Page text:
Changes in iOS-13 to boost NFC popularity: Page 2 of 6

September 17, 2019 //By Francis Lamotte
NFC
While Near Field Communication (NFC) first appeared in mobiles in the early 2000s, it has long remained in the shadows vis-à-vis other wireless technologies. Until Apple’s adoption for payments in 2015, NFC was mostly found on high-end Android mobiles.

NFC’s challenges with mobile manufacturers

NFC’s conquest of the mobile market has been gradual and largely invisible to mobile users. NFC was present as early as 2010, but not universally on Android mobiles. Android mobiles did adopt NFC’s full capabilities rapidly. Here we saw the emergence of NFC – Bluetooth pairing apps. However, with the slow adoption of mobiles for payments, NFC lacked the killer app that would bring it significant public attention.

IOS began adoption later and advanced incrementally. Apple started with NFC features that they could sell as services. NFC first appeared on iPhone-5s in 2015, but was reserved exclusively for Apple Pay. From iPhone-7 (iOS-11) to iPhone XS/XR (iOS-12), Apple gradually opened some possibilities to read NFC tags. This enabled marketing apps such as launching web sites by reading a product tag. Apple, however chose to keep a tight rein on access to NFC commands and the possibility to write data to tags.

The June 4th, 2019 announcement of iOS-13 may be an unleashing point for NFC. IOS now removes restrictions on writing information to tags. Combined with dynamic NFC tags, this opens new opportunities for NFC to finally show off its unique advantages.

 

Unique characteristics tied to a one-of-a-kind technology

Among wireless technologies (Wi-Fi, Bluetooth, ZigBee, LoRa, etc.), NFC is one-of-a-kind. It is based on an “active” device (a mobile or reader) and a “passive” device (a tag or card). A mobile (in reader mode) provides power and a low-frequency (13.56 MHz) radio channel called a carrier signal. An NFC tag is dormant in the absence of this signal. It is mute until the mobile is within a few centimetres and emitting a carrier signal. The tag does not emit its own signal. It simply modulates the mobile’s carrier signal.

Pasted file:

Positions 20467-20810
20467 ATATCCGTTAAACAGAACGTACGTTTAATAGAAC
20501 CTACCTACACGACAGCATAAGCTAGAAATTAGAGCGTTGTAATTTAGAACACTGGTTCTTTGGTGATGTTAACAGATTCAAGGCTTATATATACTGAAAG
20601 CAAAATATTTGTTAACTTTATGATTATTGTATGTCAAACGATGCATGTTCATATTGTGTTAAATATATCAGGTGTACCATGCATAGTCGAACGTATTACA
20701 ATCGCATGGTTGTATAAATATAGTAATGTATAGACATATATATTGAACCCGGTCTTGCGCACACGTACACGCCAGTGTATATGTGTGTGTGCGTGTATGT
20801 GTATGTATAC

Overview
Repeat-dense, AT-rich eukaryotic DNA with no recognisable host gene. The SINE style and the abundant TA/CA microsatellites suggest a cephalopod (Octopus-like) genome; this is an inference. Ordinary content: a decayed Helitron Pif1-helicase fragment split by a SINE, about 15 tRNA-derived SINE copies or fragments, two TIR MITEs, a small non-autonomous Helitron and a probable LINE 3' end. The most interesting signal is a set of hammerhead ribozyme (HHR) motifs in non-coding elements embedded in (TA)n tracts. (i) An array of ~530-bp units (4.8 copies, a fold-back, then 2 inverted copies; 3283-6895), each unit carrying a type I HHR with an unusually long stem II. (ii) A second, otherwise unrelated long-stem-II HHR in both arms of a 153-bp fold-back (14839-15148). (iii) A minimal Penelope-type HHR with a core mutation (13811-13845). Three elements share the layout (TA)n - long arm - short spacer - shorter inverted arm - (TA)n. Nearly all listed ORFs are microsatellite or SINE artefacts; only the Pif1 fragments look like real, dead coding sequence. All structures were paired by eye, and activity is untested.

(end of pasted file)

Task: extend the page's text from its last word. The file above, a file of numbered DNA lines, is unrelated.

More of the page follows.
NFC derives two unique characteristics from this:

  • A Short range of only a few centimetres. This may be seen as a severe limitation. However, it is an advantage for security – for example, when pairing a mobile to communicate with another appliance. The principle is simple. The user’s mobile has to be very close to the NFC tag on the appliance. This makes it impossible to confuse the desired appliance with a similar appliance in the same environment. This also reduces opportunity for eavesdropping thus diminishing risks of a man-in-the-middle attack.

  • Reduced energy consumption and unwanted radio emissions. The tag does not emit its own signal. It uses the mobile’s signal when present. Used alone or with Bluetooth or Wi-Fi, there is no need to emit periodic advertising signals that consume energy, pollute, and that may draw unwanted hackers’ attention.

These characteristics are essential for NFC’s primary target applications in payment, transportation and access control. For mobiles, these characteristics are also very pertinent when NFC complements other technologies (ex. Bluetooth, Wi-Fi) for pairing and securing mobile-to-appliance communications.


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